*On November 17, 2020, the City of Columbus has announced additional funds from the federal CARES Act are available for utility assistance grants. These funds will be distributed through the City to help families who have been unable to pay for utilities such as water service because of issues related to the coronavirus pandemic. This program includes one-time payment assistance of up to $750 towards an eligible Columbus water/sewer/stormwater bill and/or up to $500 toward an eligible Columbus power bill. 

To be eligible for the assistance, applicants must: 1) have an active City of Columbus water, sewer or power account for their residence in their name (or spouse's name); 2) be at least 90 days delinquent in payment; and 3) meet at least one of the following requirements:

  • Household income less than 150 percent of the current U.S. Bureau of Census federal poverty level;
  • Applicant must be currently enrolled in a qualifying low income program; or
  • Provide proof of job loss or reduction in income due to the pandemic. 

For more information, please the City of Columbus website.


The City of Columbus Department of Public Utilities can help constituents set up a payment plan for their utilities bill. Individuals may request an extension of one to three months on current charges. If approved, the first payment would be due within 30 days, with each following payment due 30 days thereafter-for up to three months-to bring charges current. Payment coupons and a confirmation email will be sent with payment arrangement details. Please note that any new bills that emerge after the payment plan is granted are due by their own established due dates and must be paid on time to keep the payment arrangement in place. Residential water/sewer bills are issue every three months. For additional details about these programs or to apply online, please visit: 



Ohioans can apply for unemployment benefits online, 24 hours a day, seven days a week, at It is also possible to file by phone at 877-644-6562 or TTY at 888-642-8203, Monday through Friday, 8:00am to 5:00pm. Employers with questions should email

The Coronavirus Aid, Relief, and Economic Security (CARES) Act, P.L. 116-136 provides individuals who lost their jobs because of COVID-19 enhanced unemployment compensation benefits:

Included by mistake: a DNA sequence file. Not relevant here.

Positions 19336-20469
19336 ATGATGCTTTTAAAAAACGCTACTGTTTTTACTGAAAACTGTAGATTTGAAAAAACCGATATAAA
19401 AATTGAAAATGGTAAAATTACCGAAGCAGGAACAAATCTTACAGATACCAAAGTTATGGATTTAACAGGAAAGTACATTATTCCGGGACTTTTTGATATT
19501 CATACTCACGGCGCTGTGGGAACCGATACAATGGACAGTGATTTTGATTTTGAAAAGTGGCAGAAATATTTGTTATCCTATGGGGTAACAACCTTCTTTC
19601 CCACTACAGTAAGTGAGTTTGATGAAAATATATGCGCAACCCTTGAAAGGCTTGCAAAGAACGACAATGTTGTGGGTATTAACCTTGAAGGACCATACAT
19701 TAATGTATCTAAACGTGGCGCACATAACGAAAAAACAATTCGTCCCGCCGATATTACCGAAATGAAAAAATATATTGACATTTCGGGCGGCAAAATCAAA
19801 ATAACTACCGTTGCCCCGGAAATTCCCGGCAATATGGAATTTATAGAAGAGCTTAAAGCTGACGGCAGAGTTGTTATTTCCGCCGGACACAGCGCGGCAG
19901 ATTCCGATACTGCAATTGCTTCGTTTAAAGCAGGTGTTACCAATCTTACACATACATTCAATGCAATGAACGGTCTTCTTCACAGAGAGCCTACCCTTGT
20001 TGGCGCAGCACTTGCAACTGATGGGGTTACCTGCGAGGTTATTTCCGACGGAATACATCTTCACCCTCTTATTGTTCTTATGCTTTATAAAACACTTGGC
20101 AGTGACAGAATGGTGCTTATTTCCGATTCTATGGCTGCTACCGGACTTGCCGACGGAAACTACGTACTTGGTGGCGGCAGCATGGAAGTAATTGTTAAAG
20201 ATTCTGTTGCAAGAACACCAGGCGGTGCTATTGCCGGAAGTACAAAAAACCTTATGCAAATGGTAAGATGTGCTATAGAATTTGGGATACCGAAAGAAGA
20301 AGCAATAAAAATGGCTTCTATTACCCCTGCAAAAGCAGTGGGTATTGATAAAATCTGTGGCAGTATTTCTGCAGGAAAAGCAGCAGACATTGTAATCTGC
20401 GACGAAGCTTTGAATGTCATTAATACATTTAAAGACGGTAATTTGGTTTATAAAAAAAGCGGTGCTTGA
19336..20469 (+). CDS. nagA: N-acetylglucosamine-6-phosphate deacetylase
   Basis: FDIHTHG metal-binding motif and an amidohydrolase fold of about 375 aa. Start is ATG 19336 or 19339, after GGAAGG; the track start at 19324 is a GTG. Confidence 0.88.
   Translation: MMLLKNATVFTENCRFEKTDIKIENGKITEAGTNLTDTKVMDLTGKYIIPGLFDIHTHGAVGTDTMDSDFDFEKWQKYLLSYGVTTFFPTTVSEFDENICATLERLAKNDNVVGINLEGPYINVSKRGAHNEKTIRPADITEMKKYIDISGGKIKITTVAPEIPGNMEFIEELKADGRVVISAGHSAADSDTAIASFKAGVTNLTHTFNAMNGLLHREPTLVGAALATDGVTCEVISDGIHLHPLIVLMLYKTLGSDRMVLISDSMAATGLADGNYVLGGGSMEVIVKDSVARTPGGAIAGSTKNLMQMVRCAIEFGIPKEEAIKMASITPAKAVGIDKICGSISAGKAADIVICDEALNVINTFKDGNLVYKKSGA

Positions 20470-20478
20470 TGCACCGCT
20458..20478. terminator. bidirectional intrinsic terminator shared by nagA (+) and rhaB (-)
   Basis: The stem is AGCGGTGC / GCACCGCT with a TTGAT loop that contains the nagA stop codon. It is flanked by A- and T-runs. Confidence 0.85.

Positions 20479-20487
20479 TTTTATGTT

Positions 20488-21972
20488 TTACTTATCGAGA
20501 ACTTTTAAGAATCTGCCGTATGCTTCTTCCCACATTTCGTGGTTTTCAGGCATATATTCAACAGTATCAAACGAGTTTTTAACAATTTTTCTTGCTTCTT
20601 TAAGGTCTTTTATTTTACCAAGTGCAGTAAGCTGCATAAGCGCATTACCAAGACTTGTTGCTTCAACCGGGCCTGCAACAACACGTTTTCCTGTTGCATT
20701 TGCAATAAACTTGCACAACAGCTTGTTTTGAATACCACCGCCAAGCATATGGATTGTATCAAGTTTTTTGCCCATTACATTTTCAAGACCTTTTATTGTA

• Expands unemployment benefits to cover the self-employed and gig workers.
  • Extends unemployment benefits from 26 to 39 weeks.
  • Provides additional federal weekly benefits

The American Rescue Plan, P.L. 117-2, signed into law by President Biden on March 11,2021, extends expanded unemployment benefits through September 6, 2021, and increases the maximum duration of benefits from 50 to 79 weeks. These benefits include a $300 weekly federal supplementary benefit for most workers. The law also makes the first $10,200 in unemployment benefits received in 2020 tax free for most low- and middle-income workers.

UPDATE: Ohio Governor Mike DeWine recently announced the State of Ohio’s plan to opt-out of the additional $300 per week in federal unemployment benefits starting June 26.



On March 29, 2021, the Centers for Disease Control and Prevention (CDC) announced an extension of the federal moratorium on evictions through June 30, 2021. Eligible renters at risk of eviction should download and fill out this form and give to their landlord. Additionally, the Department of Housing and Urban Development (HHS) and Federal Housing Finance Agency (FHFA) extended their foreclosure and eviction moratoriums for all federally-insured single-family homes through June 30, 2021.



The Consumer Financial Protection Bureau (CFPB) is providing recommendations for individuals to mitigate and contain the damage of any financial fallout due to the coronavirus.



In responding to the spread of COVID-19, I promise to work with my congressional colleagues to address this growing public health crisis in a smart, strategic, and serious manner.